Artist captures the sunny side of life in Cromer in series of humorous paintings
PUBLISHED: 11:22 27 September 2018 | UPDATED: 14:25 27 September 2018
A north Norfolk artist has brought to life some of Cromer’s best-loved landmarks and characters, in a series of quirky paintings focusing on the sunniest aspects of the town.
Paul Robinson, who moved to north Norfolk to escape the “claustrophobia” of London nearly 20 years ago, began painting the streets and seafront of Cromer after settling in the town in 2007.
“I had mainly been painting landscapes before then, but, going for walks every day, the ‘Cromer effect’ kicked in, my imagination got to work and I began including figures with dogs,” he explained.
Subjects have ranged from the clifftops, fishermen and the boating lake at North Lodge Park, to the pier, the promenade and the seafront Hotel de Paris.
“When we came here, I was amazed at the size of the beaches and Cromer has such a nice pace; it’s got balance to it and, having lived in London, you feel uplifted every day,” he said.
Dad-of-two Mr Robinson, who hails from Lazonby, in the Eden Valley, Cumbria, trained as an artist in Carlisle, before carving a successful career as an illustrator which saw him produce work for publications including the Sunday Times, the Radio Times and Time Out magazine.
Eventually finding time to concentrate on his own projects, he began focusing on the city of London and its workers, producing paintings featuring scenes ranging from the Houses of Parliament, to Trafalgar Square.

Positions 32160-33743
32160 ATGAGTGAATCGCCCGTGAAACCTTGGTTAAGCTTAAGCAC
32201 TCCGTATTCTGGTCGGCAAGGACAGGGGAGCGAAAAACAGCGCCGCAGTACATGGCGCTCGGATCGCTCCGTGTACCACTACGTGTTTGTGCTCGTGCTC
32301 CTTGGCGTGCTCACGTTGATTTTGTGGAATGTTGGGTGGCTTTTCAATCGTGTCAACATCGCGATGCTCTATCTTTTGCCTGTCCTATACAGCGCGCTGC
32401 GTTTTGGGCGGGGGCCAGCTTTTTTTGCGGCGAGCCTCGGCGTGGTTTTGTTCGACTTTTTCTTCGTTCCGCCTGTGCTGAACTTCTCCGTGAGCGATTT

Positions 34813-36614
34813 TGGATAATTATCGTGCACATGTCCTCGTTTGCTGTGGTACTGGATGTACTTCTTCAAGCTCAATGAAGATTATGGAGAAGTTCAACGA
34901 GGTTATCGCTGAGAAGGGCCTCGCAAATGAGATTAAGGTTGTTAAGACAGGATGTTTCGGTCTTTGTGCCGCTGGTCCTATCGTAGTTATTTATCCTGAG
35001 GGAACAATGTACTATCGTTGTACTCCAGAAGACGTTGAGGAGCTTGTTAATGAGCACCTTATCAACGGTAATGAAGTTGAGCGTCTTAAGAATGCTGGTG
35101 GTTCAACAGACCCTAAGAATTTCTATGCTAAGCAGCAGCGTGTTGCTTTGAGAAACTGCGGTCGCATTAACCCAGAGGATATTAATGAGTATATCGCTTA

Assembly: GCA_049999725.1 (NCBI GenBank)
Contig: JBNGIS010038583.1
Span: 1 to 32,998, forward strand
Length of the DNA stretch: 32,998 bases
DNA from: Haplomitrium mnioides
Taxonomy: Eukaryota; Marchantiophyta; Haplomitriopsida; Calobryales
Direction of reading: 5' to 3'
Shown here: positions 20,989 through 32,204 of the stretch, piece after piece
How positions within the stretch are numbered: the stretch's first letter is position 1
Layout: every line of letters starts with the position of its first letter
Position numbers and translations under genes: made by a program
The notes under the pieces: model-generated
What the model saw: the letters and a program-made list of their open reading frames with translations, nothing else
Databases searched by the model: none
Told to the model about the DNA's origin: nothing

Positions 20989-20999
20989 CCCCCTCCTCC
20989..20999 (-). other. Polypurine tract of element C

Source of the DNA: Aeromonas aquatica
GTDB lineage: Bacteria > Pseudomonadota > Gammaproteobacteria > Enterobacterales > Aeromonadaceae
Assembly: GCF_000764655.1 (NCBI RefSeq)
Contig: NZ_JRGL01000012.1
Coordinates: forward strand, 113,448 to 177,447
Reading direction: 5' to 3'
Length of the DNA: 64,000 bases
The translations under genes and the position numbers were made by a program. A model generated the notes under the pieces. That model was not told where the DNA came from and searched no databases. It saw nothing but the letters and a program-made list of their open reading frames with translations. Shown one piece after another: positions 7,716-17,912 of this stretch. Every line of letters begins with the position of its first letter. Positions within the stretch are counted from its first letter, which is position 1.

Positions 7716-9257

His work quickly attracted the interest of a number of London galleries, with Mr Robinson also taking part in group and one-man shows at venues in Chichester, Birmingham, Surrey and the Cotswolds.
His Cromer-inspired paintings feature imagined characters, with comic captions dreamed up with the help of his wife Lisa conjuring up situations they find themselves in, from meeting a lover, to thinking about tucking in to fish and chips.
Mr Robinson, 59, says that, living in Cromer, he is never short of inspiration.
“I don’t have a set way of approaching my work, but there’s always something churning away at the back of my mind and I never go out without a sketch book tucked in my pocket,” he explained.
To see more of Paul Robinson’s work, visit www.paulrobinsonpaintings.com